I have decided to go back to basics - a cutthroat razor. It's not really back to basics, as I've never actually used one and will have to learn how to sharpen and strop it. Could it be called steampunk shaving?

I've already got the hang of the honing and stropping, which requires a 2 part strop - one side is a slightly rough, PU leather material and the other is a smooth hide leather, each having to be rubbed with a particular grade of grinding paste in the form of a crayon, the coarser of which goes on the PU leather and the finer grade on the hide side.

I will attempt to shave my non-beard face parts today. Hay is standing by with bandages and plasters and thinks I may decapitate myself.

Knowing me as well as I do, I suspect I'll persevere for a week and then revert to the Bic. However, I'll at least know how to shave with an old fashioned cutthroat, a skill I've always wanted to master.

Saturday, 3 August 2019

Mr Kipling Makes Exceedingly Good Reservoirs

Well, on the last day of our holiday, and on the way home, we finally found the perfect place to try our new paddleboard - in Staffordshire, of all places. Not exactly the first place that comes to my mind when looking for a tranquil place of natural beauty.

It was another reservoir called Rudyard Lake, in a little place called Rudyard, near Leek. The reservoir is 2 miles long and simply beautiful.

We both started off a bit shaky, but soon got the hang of it. We started paddling on our knees to get the feel of the board and then stood up, when we shot these videos. More practice needed soon.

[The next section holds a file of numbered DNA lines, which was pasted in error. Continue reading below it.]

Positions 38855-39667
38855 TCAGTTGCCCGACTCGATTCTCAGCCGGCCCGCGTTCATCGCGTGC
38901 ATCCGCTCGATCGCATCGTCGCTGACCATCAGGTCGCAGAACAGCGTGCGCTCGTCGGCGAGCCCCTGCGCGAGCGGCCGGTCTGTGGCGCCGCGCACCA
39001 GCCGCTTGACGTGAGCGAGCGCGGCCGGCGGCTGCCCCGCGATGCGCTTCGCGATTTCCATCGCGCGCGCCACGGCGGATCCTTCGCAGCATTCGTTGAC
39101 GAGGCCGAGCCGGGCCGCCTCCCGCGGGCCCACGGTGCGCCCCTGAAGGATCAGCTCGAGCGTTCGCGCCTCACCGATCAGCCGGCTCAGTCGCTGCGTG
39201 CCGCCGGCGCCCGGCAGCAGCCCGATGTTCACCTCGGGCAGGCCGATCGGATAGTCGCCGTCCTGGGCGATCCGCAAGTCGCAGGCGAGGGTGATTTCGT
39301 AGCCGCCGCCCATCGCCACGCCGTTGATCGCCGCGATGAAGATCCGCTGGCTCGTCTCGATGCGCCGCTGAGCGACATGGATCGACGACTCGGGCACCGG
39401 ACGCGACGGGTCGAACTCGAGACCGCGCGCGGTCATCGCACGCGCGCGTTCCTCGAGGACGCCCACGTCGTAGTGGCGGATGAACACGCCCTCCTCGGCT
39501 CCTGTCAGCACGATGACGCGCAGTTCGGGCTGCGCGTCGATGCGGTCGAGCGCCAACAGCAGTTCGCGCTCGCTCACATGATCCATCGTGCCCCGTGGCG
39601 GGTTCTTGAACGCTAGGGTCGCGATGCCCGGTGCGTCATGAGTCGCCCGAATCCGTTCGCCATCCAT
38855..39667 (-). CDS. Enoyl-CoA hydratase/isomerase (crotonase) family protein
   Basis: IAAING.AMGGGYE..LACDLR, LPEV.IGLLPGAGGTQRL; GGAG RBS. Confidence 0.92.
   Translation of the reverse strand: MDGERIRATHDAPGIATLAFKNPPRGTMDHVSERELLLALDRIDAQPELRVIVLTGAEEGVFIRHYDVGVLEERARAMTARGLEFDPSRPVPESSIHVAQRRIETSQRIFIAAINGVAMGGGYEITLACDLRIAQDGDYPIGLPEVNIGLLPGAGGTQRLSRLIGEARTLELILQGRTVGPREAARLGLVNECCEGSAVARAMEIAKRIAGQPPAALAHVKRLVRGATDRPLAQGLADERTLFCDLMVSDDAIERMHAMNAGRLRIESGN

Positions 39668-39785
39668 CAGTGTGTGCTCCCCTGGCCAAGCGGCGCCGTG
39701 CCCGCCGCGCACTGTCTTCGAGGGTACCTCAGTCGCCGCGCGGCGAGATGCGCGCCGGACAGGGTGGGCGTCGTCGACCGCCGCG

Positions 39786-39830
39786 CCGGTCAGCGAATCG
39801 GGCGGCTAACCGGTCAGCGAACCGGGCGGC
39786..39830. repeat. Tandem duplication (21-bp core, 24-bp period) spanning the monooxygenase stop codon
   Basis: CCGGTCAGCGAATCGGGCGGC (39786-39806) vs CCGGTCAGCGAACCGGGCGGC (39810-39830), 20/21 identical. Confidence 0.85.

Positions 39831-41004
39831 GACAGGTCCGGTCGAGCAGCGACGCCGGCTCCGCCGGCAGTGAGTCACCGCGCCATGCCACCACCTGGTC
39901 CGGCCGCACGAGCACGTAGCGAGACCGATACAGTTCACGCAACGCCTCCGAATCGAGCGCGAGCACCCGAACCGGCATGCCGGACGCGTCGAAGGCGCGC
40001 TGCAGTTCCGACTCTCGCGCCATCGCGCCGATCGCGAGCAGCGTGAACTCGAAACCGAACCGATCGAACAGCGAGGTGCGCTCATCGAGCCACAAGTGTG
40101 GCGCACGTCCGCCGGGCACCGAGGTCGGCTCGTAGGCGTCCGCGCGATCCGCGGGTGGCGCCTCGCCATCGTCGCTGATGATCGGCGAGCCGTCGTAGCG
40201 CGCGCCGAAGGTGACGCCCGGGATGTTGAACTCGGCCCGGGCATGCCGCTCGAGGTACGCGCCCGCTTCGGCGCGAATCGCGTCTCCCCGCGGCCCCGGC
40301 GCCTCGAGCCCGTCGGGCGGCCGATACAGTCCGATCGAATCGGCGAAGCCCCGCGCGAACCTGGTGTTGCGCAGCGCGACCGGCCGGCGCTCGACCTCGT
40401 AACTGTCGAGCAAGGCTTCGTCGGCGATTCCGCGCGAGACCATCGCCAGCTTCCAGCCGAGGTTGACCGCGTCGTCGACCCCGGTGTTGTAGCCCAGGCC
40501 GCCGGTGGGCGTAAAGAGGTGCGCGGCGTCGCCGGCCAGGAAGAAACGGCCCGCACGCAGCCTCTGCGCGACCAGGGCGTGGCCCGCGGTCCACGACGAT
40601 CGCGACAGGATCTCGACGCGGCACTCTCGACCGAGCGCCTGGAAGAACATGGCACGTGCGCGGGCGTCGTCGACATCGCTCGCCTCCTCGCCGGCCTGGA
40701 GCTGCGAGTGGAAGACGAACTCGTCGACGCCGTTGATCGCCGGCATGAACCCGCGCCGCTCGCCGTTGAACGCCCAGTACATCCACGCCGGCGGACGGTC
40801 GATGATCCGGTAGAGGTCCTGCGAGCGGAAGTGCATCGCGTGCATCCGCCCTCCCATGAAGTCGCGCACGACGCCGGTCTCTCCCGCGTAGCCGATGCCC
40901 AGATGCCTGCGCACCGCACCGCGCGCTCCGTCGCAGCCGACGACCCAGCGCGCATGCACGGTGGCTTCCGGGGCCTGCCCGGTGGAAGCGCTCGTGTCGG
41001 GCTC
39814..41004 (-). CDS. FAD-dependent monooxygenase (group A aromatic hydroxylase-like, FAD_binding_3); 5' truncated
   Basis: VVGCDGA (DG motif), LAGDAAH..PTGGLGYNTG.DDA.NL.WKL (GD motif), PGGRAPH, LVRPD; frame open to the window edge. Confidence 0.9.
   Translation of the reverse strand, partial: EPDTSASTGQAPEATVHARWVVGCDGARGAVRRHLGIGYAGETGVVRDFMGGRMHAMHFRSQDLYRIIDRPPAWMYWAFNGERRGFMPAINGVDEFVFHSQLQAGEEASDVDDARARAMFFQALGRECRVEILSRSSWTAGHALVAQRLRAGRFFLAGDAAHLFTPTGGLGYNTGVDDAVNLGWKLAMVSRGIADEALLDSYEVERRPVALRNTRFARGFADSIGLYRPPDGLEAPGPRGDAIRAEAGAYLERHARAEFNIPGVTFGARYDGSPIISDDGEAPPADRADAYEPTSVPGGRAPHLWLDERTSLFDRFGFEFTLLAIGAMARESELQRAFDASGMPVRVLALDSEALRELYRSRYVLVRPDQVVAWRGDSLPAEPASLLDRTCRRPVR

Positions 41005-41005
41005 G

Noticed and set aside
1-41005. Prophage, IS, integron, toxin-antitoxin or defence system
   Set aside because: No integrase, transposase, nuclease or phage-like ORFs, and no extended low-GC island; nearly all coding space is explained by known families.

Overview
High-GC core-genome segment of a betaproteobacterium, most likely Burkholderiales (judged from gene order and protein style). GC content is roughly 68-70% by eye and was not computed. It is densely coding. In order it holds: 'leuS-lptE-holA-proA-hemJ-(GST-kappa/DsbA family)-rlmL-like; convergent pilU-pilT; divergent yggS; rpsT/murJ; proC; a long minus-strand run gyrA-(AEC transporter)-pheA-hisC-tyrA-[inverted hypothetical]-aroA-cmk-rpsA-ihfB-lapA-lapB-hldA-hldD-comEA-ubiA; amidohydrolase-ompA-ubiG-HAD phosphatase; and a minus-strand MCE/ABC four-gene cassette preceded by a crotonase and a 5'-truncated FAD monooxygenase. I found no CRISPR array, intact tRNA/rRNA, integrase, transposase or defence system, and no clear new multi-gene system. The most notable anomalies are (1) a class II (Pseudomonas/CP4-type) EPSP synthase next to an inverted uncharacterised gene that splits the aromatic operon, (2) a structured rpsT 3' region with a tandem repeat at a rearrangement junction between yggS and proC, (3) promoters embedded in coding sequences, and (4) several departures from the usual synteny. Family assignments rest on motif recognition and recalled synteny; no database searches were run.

Loved it so much that we want to go back ASAP. Watch out for news reports that the Rudyard Lake reservoir dam has been damaged and is about to collapse....

Friday, 2 August 2019

Whaley Bridge & White Nancy

So the Whaley Bridge dam I videoed overflowing on Wednesday has partially collapsed and the town is threatened with being inundated. 

We were intending to go to the reservoir again yesterday in order to put in with the new paddle board, but a local we met while climbing up to White Nancy advised us to visit another lake instead. It turned out to be unsuitable for a number of reasons and so we went back to Whaley Bridge in the afternoon, finding the town cut off due to the danger.

Coming back home today from a very wet and soggy Peak District.

Thursday, 1 August 2019

Equation Conundrum in Floods

We had a walk along the Macclesfield Canal the other day and I saw a narrowboat with this on the side.

While I can find the right hand part of the equation in some references, I can't find the whole of it and believe it is some form of physicists' in-joke. Can anyone perhaps throw some light on the joke?

Yesterday the Peak District got a bit flooded. to say the least. Here's the reservoir at Whaley Bridge on Tuesday, before the deluge, and after. Locals said they'd never seen anything like it in their lifetimes.

Roads were flooded and blocked, houses were flooded - bit of a disaster all round and I doubt if many have house insurance.

There was a section of road where a bridge had overflowed and we had to wait while some locals kindly cleared the debris. A bunch of young builders in a truck behind us started beeping their horn as we patiently waited. I wish I'd had the time to warn them that this was inadvisable. As it transpired, they were staying at our hotel and followed us for about a mile into the hotel car park - Hay beamed when she saw them follow us. the poor driver didn't know what hit him. He eventually apologised to her. Naturally I had to look burly and handy and muttered something about impatience, not that Hay needed any assistance from me at all as she tongue-lashed the driver, who was clearly embarrassed in front of his mates.

There are some new houses being built just behind the reservoir at Whaley Bridge - I would not advise anyone to buy them...

We also went to Bakewell, where I saw these padlocks festooning a footbridge.

If only I had a couple of paperclips I could have had hours of fun...

In the 70s and 80s there was a TV sitcom with Thora Hird and Christopher Beeny called In Loving Memory. It was set in a family funeral parlour in Yorkshire called Jeremiah Unsworth's. Well, in Whaley Bridge I spotted this sign...